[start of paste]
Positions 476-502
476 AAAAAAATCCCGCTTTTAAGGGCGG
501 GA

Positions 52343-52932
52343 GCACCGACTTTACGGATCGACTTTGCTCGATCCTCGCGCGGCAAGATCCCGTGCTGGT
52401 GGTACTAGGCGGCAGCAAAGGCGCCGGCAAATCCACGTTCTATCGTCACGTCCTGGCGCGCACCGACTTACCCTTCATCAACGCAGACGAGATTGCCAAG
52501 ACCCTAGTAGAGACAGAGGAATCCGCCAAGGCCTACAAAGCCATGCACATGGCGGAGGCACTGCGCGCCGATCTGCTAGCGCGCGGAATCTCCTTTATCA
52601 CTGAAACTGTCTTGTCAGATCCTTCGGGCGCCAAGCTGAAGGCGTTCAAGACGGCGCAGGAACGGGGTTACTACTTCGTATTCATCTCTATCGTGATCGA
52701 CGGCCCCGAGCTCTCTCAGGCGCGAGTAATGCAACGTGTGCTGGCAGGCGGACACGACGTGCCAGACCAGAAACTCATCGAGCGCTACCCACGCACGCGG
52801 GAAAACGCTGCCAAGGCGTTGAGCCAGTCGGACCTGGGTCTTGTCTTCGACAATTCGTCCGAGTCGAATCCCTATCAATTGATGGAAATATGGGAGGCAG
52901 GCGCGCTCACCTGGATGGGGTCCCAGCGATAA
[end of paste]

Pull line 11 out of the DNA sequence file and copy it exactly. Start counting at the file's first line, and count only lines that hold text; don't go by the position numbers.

52901 GCGCGCTCACCTGGATGGGGTCCCAGCGATAA